Web analytics is the study of online behavior in order to improve it. And the critical part here is the in order to improve it section. We're not just here to look at pretty pie charts for sake of fancy reports. We need to find those insights that will allow us to take action, and actually improve our sites based on those pretty reports.It's perhaps just as important to realize what a Web analytics is not. Let's take this by way of a common analogy.Web analytics software is like an x-ray machine. In this case, the patient is your Web site, and the x-ray machine is Google Analytics. The tool will identify and display exactly what's going on under the skin of your Web site, much like this x-ray will detect and display the broken bones.However, it won't end your pain, and it won't ultimately fix your problem. For that, you're going to need someone who can actually read and interpret the x-ray, and perform the analysis necessary to actually take action, and improve the situation.This is why even the best or most expensive analytics tools still won't do it for you. You still need smart people like yourselves at the helm of the tool in order to get any real improvement. And like any good doctor, we're going to assess the entire situation. We're going to perform triage to figure out which areas need the attention first, such as prioritizing the skull over the finger. After we address that appropriately, maybe by prescribing some drugs to deal with the swelling, we move on to the next issue, and we continue down the line, constantly analyzing, adjusting, improving, and optimizing.Web analytics is a process, and set it and forget it has no place here. We first perform the measurement, we apply analysis and learn from what we see, and then we take action. Our site is constantly changing, our marketing is changing, the tools themselves are changing, and the Web is continually changing; even the world itself is ever changing. We need to make sure our analytics process doesn't become stale, but rather evolves and keeps up with those changes in order to ensure our site is always performing at its best.
PDCA(Plan-do-check-act)The four phases in the Plan-Do-Check-Act Cycle involve:Plan: Identifying and analyzing the problem.Do: Developing and testing a potential solution.Check: Measuring how effective the test solution was, and analyzing whether it could be improved in any way.Act: Implementing the improved solution fully.
Dimensions define characteristics of users, their sessions & actionsMetrics are quantitative measurements of users actions & sessions
Bounce rate is the percentage of visits that go only one page before exiting a site.There are a number of factors that contribute to your bounce rate. For example, visitors might leave your site from the entrance page if there are site design or usability issues. Alternatively, visitors might also leave the site after viewing a single page if they've found the information they need on that one page, and had no need or interest in visiting other pages.
There is a solution to this - something that we call “Adjusted bounce rate”. You implement a small tweak to your Google Analytics code, which executes an event when a user has spent over a certain amount of time on the webpage. Depending on the website, the time can range from 10 seconds to few minutes - you should decide for yourself the amount of time you consider the user to be sufficiently engaged with your website or product.Once the event is executed, the visitor is no longer counted as “bounce,” even though no additional pageview is recorded. This will mean your bounce rate will show users who have not spent a required “minimal time” on your website - the ones who have really bounced.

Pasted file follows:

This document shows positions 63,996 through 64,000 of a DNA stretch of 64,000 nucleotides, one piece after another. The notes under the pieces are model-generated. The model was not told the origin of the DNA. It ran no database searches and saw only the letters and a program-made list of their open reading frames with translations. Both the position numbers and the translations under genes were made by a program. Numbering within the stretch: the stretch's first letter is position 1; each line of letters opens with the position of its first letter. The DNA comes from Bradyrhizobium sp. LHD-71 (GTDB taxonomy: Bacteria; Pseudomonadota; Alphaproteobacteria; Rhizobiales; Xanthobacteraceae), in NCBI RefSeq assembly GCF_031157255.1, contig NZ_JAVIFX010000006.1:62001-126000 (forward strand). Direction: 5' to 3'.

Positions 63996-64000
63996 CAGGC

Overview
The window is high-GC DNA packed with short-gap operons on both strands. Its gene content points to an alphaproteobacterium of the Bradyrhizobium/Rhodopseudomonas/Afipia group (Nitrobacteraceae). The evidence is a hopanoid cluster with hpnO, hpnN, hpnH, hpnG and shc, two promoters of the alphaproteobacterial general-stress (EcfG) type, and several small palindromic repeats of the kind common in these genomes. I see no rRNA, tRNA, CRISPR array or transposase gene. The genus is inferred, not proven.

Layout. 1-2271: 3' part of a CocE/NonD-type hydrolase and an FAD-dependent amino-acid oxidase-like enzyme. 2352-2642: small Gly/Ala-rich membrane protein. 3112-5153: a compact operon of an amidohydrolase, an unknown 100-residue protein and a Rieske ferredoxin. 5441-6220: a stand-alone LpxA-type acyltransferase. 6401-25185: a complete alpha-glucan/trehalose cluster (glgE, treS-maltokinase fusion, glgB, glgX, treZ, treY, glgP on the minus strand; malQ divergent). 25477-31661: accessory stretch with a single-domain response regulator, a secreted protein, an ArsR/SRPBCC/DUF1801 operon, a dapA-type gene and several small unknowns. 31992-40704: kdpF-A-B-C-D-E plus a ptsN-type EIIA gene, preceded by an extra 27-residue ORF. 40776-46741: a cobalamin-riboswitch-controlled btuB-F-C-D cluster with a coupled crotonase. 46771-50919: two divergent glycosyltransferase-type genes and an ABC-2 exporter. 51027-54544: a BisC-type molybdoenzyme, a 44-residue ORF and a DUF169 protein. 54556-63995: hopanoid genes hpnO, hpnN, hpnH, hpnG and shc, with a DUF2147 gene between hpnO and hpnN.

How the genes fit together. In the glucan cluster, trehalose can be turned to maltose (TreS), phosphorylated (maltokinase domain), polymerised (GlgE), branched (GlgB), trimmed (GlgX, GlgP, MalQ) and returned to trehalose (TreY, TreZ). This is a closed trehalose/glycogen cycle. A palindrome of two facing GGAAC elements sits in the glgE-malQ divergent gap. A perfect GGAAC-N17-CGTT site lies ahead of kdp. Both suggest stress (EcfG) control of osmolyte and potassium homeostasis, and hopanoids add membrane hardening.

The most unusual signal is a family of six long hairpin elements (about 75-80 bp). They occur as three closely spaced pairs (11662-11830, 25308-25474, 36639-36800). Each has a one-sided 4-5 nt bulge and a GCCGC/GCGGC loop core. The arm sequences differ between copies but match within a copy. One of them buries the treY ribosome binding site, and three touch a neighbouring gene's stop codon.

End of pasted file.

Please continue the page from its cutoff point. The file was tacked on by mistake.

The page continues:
Now let's extend this example to explore the Exit rate and Bounce rate metrics for a series of single-session days on your site.Monday: Page B > Page A > Page CTuesday: Page B > ExitWednesday: Page A > Page C > Page BThursday: Page C > ExitFriday: Page B > Page C > Page AThe % Exit and Bounce rate calculations are:Exit Rate: Page A: 33% (only 3 of 5 sessions included Page A)Page B: 50% (only 4 of 5 sessions included Page B)Page C: 50% (only 4 of 5 sessions included Page C)Bounce Rate:Page A: 0% (no sessions began with Page A, so it has no bounce rate)Page B: 33% (bounce rate is higher than exit rate, because 3 sessions started with Page B, with one leading to a bounce)Page C: 100% (one session started with Page C, and it lead to a bounce)
Ad units, portals, time on site, bounce, conversions
Key words giving conversion & organic search
Informs us what content is most searched, relatively changes could be made
Transcript of "2 Fundamentals of Google Analytics"
Friday Explorer(session 2)
Presented by Anchal Singh
• What’s Web Analytics & GA
• Who will use GA
• Why GA
• How to set up a GA Account
• How GA works
• GA Basics
• What’s in for web
• What’s in for Media
• What’s in for Social
• What’s in for Search
What’s Web Analytics & GA
Web analytics is the measurement,
collection, analysis and reporting
of internet data for purposes of
understanding and optimizing web
Exit Rate v/s Bounce Rate
• Exit Rate:
• Page A: 33% (only 3 of 5 sessions included Page A)
• Page B: 50% (only 4 of 5 sessions included Page B)
• Page C: 50% (only 4 of 5 sessions included Page C)
• Bounce Rate:
• Page A: 0% (no sessions began with Page A, so it has no bounce rate)
• Page B: 33% (bounce rate is higher than exit rate, because 3 sessions
started with Page B, with one leading to a bounce)
• Page C: 100% (one session started with Page C, and it lead to a bounce)
What’s in for web?
• Vanity URL- Integrating offline initiatives with online
• Excluding IPs for tracking
• Event tracking • Basic Goal
• Ad unit performance(multiple ad units, route working or
• Visitors flow
• In page analytics